Friday, July 16, 2010

Emotional Neoteny... We all have it.

I just read this term this morning on a friends facebook homepage (Hi!)...

It's a fascinating twist on the concept of neoteny; the sexual maturation of an organism which is still in the larval or infant stage physically.

Emotional neoteny would then refer to beings who appear fully developed physically but still in the infant state emotionally. Late bloomers, childlike, or perhaps childish - depending on whether you're amused or irritated by them.

As an emotional "late bloomer" with a child who is emotionally childLIKE, I think I can really relate to this term (perhaps that's not a great thing to admit???).

Oddly enough, though, while I think many adults retain a lot of the pediatric emotions, especially people who have experienced trauma of some kind early in life (which impedes emotional development in that area, often leading to low self-esteem in that particular area), I had been of the belief that some people Id encountered throughout my life journey were beyond childish (in particular) responses.

I always admired people who were seemingly level headed, worked through their responses before reacting, weren't aggressive, or passive aggressive and had all-round good self-esteem.

The problem I had was, as I got to know these people I admired so much for being everything I thought I needed to be - the more I got to know them, that is - one by one they all disappointed; sooner or later, each of them over-reacted to situations I thought were "no big deal, really" either involving other people, or myself, and I felt disappointed.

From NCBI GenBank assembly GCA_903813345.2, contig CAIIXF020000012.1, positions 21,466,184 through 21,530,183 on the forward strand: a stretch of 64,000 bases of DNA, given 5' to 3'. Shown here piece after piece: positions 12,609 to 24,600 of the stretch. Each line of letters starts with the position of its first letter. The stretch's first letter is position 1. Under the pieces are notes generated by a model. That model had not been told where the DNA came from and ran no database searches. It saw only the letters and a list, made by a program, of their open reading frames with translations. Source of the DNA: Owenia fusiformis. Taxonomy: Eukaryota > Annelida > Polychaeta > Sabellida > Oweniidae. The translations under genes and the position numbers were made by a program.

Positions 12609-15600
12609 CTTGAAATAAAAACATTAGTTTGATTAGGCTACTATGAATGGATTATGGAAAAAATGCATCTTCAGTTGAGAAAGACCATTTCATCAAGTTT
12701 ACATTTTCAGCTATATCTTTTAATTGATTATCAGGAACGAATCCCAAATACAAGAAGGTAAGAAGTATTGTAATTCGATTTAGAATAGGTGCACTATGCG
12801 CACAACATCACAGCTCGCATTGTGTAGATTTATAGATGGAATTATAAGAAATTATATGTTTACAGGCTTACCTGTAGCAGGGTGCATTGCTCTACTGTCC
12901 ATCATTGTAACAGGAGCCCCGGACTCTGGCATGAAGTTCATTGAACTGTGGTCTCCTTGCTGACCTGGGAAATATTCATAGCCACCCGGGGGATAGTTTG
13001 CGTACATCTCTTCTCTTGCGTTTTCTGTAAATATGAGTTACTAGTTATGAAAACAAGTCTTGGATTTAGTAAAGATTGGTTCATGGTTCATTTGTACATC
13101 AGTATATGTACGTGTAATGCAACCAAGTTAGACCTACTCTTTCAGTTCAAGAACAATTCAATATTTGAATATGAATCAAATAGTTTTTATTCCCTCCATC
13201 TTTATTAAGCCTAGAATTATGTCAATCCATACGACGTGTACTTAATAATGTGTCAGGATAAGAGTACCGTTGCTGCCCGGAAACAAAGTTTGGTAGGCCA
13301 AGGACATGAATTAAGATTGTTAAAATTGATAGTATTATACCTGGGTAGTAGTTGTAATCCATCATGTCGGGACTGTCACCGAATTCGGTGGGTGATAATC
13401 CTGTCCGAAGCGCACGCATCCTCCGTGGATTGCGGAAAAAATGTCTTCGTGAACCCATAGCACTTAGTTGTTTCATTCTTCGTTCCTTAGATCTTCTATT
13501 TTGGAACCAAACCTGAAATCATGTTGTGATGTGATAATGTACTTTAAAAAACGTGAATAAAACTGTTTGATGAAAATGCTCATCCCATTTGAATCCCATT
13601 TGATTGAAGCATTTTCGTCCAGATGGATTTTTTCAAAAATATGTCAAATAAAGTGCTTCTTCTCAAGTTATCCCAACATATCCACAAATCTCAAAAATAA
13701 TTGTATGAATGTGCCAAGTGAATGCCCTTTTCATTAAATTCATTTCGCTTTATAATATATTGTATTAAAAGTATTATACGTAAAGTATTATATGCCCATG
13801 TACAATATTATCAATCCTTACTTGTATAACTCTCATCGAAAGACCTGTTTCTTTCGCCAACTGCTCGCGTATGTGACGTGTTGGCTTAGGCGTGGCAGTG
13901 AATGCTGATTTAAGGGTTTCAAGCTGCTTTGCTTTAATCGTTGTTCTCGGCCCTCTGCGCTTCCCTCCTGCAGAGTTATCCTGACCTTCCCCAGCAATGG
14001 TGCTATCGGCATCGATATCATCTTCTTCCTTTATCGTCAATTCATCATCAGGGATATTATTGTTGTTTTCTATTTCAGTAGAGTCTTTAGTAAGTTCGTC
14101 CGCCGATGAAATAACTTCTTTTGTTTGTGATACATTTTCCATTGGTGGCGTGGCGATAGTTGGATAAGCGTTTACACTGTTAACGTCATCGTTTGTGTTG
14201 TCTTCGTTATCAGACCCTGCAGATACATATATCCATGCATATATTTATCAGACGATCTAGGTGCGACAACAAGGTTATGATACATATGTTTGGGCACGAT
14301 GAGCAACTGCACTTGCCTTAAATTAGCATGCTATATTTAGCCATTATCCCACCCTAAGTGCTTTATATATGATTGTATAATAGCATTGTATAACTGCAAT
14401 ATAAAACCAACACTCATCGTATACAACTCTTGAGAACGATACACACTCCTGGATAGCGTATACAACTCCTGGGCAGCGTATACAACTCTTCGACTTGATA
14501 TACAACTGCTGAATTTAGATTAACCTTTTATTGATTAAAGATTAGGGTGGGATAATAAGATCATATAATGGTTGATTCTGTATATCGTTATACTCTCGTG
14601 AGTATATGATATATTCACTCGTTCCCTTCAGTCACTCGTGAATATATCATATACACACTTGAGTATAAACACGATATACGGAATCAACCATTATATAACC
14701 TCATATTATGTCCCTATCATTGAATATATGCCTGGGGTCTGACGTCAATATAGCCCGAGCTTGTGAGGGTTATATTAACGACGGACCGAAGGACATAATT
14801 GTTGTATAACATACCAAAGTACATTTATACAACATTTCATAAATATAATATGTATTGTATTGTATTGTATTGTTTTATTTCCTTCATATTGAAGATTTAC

Recently, as I saw this happen with a couple people I'd idolised for their emotional stability I suddenly realised I'd been extremely unfair to these people.

Many, many years ago, my mother said to me that I was highly idealistic and that was unfair to other people. With regard to her own self, she said my expectations of her as a mother were so high that she could nothing but disappoint me. She said I'd put her on a pedestal and the problem with pedestals was when people fall off them, they have such a long way to fall that it upsets everyone involved.

EVERYONE suffers from emotional neoteny to some degree or other. Some of us have a board full of buttons that need only nudging before we're over-reacting and tantruming on the floor like a two year old. Others only have a few buttons which hardly ever get pushed because they're very careful to avoid situations where those button are open and vulnerable, but when those buttons get pushed those people become as infantile in their response as anyone else.

I started out with many, many triggers for my emotional neoteny. Very slowly, I'm figuring out what they are and how to either work through my response (learn to not personalise everything said to me in a particular area) or to avoid situations which push my buttons.

The internet has provided some doozy situations where I've just not been able to meter my response to having my buttons pushed. I've pretty much stopped participating in forums except very occassionally, and then only in forums where I really don't personally know the people I'm interacting with; so I can be fairly sure they're not having a go at me personally (yes, I have a lot of work to do yet). I've recently, and for the second time, disengaged with all my personal friends on Twitter (so, if you're a personal friend and are still following me but I don't seem to be responding to anything you say, it's because I can't read it) because I find it too difficult to deal with loaded emotional situations via the 010101 system. I've deleted every blog I had besides this one.

Growing up is hard to do. I'm not sure the net helps people grow up as it seems to be a place where emotional neoteny is encouraged. Reading someone ranting is much more exciting than reading someone's rationalized and metered response. Emotions are often narrowed down to "like" and a variety of emoticons (which, let's face it, just can't possibly represent the full range of emotions people feel). The net is really very emotionally reductionist, and that's the issue toddlers face; they have a very reduced ability to fully express what they are feeling, which mostly just leads to frustration and tantrums.